A Bout Between Blues: Nagano vs Hokkaido

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Foreigners tend to stand out in a country as homogenous as Japan. Many are bigger in voice and body, attracting attention from the calmer, quieter Japanese. As much as we try to fall in step, we’ll always do something a little different. Pulling 2 stinky cheeses and a cheese board from a bag at a sumo match did nothing for my blending in.  

 Taking pictures of blue cheese during the bouts was challenging - watch the bout or focus on the cheese?

Taking pictures of blue cheese during the bouts was challenging - watch the bout or focus on the cheese?

I wanted to study some Japanese blue cheeses and thought that a long day of sumo would be a fun place to try them and take pictures. I brought 2 blue cheeses, Atelier de Fromage’s Fromage Bleu and Niseko Cheese Factory’s Sky [ku:]. It was fun juxtaposing the flavorful blue cheese with the powerful sumo wrestlers. Thus developed a themed bout between blues, Nagano vs Hokkaido. 

Bout: term for a sumo match between two wrestlers. 

Both Japanese blue cheeses are award winners, so the bar started high. Atelier de Fromage hails from the mountains of Nagano. It won 2 major awards for Fromage Bleu, the Grand Prix at the 2014 Japan Cheese Awards and the Super Gold at the 2015 Mondial du Fromage. The second cheese is Sky [ku:] from Niseko Cheese Factory, found in the famous ski town of Niseko, Hokkaido. It won the Bronze at the 2014 Japan Cheese Awards.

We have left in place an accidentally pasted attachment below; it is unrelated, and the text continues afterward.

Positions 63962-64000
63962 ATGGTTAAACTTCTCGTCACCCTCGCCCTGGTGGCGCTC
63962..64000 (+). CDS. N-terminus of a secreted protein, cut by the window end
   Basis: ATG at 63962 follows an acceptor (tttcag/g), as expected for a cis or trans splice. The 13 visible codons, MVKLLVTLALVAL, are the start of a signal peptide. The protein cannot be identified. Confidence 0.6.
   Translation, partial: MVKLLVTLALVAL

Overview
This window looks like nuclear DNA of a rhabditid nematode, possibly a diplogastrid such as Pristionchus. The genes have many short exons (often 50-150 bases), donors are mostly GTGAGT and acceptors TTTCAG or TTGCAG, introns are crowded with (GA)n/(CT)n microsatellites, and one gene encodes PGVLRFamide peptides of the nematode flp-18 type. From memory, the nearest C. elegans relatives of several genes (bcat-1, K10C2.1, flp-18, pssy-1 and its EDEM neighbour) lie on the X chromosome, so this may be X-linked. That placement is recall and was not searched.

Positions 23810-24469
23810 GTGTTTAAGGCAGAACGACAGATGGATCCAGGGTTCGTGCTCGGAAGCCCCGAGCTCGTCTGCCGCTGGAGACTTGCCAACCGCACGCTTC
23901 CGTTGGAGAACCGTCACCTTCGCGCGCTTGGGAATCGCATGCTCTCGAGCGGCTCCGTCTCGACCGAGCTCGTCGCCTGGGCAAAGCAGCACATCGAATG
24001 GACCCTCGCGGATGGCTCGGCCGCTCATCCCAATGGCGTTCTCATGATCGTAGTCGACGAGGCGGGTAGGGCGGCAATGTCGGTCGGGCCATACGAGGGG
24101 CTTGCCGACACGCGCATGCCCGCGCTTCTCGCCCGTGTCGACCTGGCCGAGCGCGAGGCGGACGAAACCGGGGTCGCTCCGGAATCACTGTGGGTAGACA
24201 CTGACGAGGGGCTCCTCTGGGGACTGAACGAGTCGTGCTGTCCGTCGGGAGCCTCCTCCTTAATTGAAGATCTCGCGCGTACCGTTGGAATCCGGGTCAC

Atelier de Fromage’s Fromage Bleu is decidedly creamier and more pungent. It is a salty blue cheese with almost no hint of sweetness. It pairs incredibly well with a light honey. The blues of this cheese are darker with strong lines coursing through the creamy paste. Its pungency and rich flavors appeal easily to the Western palette. 

The Niseko Cheese Factory’s Sky [ku:] is a harder cheese, resembling an aged blue. It breaks into small crumbles that are light and deliciously salty. The blue mold runs through the cheese in small streams, seeping into the paste at all turns. This is definitely a great blue cheese for people who are not used to stronger flavors or would prefer a less pungent blue. 

Blue cheese is made all across Japan with growing popularity domestically as people get used to its particularly delicious stink (biased, of course). For a more traditional blue that is rich, creamy and pungent, Nagano’s Atelier de Fromage satisfies all desires. For a new experience and especially if you’re a blue novice, Niseko Cheese Factory has the answer for you in its Sky [ku:]. 

Check out the profile of Atelier de Fromage's Fromage Bleu here

Check out the profile of Niseko Cheese Factory's Sky [ku:] here